This is one of the most frequently asked questions, where I may not have a good answer for. The necessity in many prestigious jobs is to put in very long work hours, so energy-levels is a big issue for women in the workplace, especially for women who have to put many more hours into household activities - like cooking, house cleaning, and picking up the kids - to other people.
Rather than telling the differences between women and men are in the workplace, I think that it is more important to talk about what are main qualifications and requirements needed by a certain job.

What have the highlights and challenges been during your tenure at PhotoTime?
I am proud that PhotoTime is the first app that brings intelligent photo recognition technology to the public. With good performance and fast processing speed, the app makes picture organizing much easier and more fun than ever before. To achieve this goal, we put up a team with strong background in computer vision. We have research scientists experienced in artificial intelligence, developers previously working at top-tier tech companies and business gurus who have rich startup experience. Having built a ReKognition API platform capable of recognizing faces, objects and sceneries, we are very happy to see our technology can contribute to other companies' product development - the API platform is currently serving more 6000 individual and businesses worldwide. Being the leader of PhotoTime team, I feel very thankful that I can work with my amazing team members and learn from them every day.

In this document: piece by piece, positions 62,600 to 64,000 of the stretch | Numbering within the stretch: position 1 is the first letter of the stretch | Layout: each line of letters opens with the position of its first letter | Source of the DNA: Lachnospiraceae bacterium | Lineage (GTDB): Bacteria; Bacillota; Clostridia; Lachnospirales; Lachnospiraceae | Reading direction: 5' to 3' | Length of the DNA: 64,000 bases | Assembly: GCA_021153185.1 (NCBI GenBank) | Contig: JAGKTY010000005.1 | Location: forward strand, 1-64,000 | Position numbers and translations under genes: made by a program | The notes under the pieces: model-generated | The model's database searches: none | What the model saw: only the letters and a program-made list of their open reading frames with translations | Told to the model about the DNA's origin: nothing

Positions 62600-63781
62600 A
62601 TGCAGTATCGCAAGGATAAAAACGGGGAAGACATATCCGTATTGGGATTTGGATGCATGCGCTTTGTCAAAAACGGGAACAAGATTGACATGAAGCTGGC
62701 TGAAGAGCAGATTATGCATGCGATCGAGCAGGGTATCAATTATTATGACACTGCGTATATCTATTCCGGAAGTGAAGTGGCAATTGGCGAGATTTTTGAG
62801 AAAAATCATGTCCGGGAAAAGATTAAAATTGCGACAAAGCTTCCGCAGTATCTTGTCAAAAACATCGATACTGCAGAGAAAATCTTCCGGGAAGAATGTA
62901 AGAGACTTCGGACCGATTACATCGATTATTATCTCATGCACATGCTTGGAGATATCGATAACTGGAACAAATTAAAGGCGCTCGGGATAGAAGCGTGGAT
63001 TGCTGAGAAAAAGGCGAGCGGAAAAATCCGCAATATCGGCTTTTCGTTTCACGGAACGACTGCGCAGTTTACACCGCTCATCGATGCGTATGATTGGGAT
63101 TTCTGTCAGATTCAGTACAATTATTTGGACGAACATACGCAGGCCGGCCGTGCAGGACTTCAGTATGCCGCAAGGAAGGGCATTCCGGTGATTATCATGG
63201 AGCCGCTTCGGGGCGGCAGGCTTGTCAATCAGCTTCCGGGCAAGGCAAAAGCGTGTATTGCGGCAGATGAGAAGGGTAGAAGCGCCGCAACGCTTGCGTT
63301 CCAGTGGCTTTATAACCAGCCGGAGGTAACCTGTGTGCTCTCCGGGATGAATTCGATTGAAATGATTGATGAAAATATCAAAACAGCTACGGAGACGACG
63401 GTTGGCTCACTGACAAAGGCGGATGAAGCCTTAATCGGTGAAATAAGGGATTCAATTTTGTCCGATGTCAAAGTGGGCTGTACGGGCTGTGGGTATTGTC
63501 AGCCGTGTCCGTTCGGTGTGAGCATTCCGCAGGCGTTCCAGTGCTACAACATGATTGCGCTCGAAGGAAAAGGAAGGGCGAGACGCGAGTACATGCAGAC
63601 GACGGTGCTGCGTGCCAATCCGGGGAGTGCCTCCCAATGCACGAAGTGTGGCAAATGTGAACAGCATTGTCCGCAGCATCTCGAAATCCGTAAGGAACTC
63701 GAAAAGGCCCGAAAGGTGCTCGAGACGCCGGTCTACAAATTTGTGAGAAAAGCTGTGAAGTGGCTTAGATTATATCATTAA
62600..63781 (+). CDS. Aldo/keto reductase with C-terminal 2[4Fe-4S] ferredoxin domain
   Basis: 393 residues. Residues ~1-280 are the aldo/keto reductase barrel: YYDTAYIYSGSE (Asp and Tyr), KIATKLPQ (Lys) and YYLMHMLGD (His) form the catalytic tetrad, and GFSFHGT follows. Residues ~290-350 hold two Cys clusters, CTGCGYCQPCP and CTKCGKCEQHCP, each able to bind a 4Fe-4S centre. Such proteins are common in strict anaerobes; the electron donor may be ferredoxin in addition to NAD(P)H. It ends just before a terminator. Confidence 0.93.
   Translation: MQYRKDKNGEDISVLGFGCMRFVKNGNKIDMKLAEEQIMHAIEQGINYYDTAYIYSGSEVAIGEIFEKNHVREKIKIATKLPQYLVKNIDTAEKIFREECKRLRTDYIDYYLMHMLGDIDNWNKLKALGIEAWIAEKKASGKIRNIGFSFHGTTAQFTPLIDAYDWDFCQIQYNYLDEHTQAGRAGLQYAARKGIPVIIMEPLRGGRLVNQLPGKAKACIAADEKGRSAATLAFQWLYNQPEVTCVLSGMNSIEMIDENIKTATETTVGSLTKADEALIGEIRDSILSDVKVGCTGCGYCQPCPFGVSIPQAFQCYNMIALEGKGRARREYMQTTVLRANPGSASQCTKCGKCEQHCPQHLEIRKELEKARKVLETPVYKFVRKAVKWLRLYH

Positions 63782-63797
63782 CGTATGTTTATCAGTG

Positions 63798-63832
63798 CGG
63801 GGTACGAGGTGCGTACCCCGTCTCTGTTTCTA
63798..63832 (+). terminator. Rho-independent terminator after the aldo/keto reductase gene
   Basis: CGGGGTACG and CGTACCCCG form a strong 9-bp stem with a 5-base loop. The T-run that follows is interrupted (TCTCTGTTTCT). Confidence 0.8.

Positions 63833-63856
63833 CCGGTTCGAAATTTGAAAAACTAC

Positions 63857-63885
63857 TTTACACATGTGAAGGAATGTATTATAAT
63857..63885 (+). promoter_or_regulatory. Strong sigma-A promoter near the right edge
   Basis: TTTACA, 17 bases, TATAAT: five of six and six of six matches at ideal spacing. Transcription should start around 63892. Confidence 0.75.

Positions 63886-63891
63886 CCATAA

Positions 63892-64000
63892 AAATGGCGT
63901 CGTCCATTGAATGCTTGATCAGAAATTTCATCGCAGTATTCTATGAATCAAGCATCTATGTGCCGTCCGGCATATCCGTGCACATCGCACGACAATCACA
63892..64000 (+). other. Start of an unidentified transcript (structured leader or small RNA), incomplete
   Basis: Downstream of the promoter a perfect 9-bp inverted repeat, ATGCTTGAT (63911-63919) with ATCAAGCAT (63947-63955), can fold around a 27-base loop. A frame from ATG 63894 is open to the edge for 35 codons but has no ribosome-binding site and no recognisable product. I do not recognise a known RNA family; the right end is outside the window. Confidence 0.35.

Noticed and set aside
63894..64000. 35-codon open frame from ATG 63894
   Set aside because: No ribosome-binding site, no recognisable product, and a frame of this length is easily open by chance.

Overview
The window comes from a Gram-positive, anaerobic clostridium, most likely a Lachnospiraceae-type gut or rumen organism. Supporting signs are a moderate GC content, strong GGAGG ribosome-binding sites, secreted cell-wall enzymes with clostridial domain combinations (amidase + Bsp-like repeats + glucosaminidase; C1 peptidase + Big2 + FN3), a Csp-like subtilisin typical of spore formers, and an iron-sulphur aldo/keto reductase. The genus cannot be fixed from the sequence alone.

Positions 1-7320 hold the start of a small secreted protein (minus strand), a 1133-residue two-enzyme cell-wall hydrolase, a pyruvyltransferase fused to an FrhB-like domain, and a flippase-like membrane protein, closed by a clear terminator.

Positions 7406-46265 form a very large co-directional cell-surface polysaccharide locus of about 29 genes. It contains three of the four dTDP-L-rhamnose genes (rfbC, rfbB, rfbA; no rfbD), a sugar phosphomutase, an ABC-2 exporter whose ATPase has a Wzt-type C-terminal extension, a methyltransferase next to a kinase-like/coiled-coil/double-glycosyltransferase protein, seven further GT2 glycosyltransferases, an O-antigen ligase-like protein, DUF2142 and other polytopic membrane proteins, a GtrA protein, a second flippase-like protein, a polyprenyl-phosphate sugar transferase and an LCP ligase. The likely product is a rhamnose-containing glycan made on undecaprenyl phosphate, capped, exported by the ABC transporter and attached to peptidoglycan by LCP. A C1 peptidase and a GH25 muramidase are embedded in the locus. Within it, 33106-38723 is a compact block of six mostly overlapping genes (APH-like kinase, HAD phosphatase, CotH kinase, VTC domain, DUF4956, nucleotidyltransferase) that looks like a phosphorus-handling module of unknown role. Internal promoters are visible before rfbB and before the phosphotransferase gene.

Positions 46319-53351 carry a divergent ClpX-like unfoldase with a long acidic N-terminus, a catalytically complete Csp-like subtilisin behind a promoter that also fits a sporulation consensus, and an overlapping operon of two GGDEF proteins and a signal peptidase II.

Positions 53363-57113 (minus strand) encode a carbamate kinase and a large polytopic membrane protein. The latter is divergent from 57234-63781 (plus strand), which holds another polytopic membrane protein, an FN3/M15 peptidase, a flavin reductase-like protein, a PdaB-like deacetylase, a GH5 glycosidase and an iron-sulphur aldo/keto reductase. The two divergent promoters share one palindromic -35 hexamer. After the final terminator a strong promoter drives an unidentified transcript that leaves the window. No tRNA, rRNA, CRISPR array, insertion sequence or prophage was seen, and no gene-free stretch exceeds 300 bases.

Speaking of PhotoTime, it's the very first time for our team to work on a B2C application. After PhotoTime was launched and featured on app store, our team has received many feedbacks from our users who gave us a lot of valuable suggestions and advices. One of our biggest challenges now is how to make PhotoTime accomodate all their needs. Since PhotoTime is an artificial intelligent app, we also expect our users can be engaged with the app more actively. The more they use app, the more intelligent our app will be. Optimistically, we have received strong support from many people in Silicon Valley and we are confident that our team is able to make PhotoTime better and better.

How has mentorship made a difference in your professional and personal life?
I do not have a specific person as my mentor in my professional and personal life but I am fortunate to have a group of girls on PhotoTime's team who are independent and supportive, and passionate about what PhotoTime is doing. It is amazing that while coming from different backgrounds, we share similar mind on breaking the stereotype of women and come to Silicon Valley that is often regarded as a men dominant world.

Which other female leaders do you admire and why?
I greatly admire Jennifer Pahlka, the founder of Code for America. The first time I saw her TED Talk, my team and I were still at the incubator in Chicago. During that time, as a newb to the entrepreneurial world, I was struggling to figure out how to make our startup survive. Jennifer's talk opened a new door for me. She was running Code for America, which works with talented web professionals and cities around the country to promote public service and reboot government. Being a woman leader in a tech startup is not easy, and being a woman leader in a non-profit startup is more difficult. What Jennifer has taught me is a good company aims to feed their customers' needs but a great company has the vision of advancing the society. This idea has embedded in PhotoTime's value proposition, which we hope people can recall their beautiful life moments more easily and bring the connections among people much closer.

What do you want PhotoTime to accomplish in the next year?
I am excited to see that PhotoTime is growing rapidly and more and more people are enjoying "Photo Time". In the next year, as a technology driven app, PhotoTime aims to enhance the user experience to a new level in which customers can benefit our technology from different perspectives.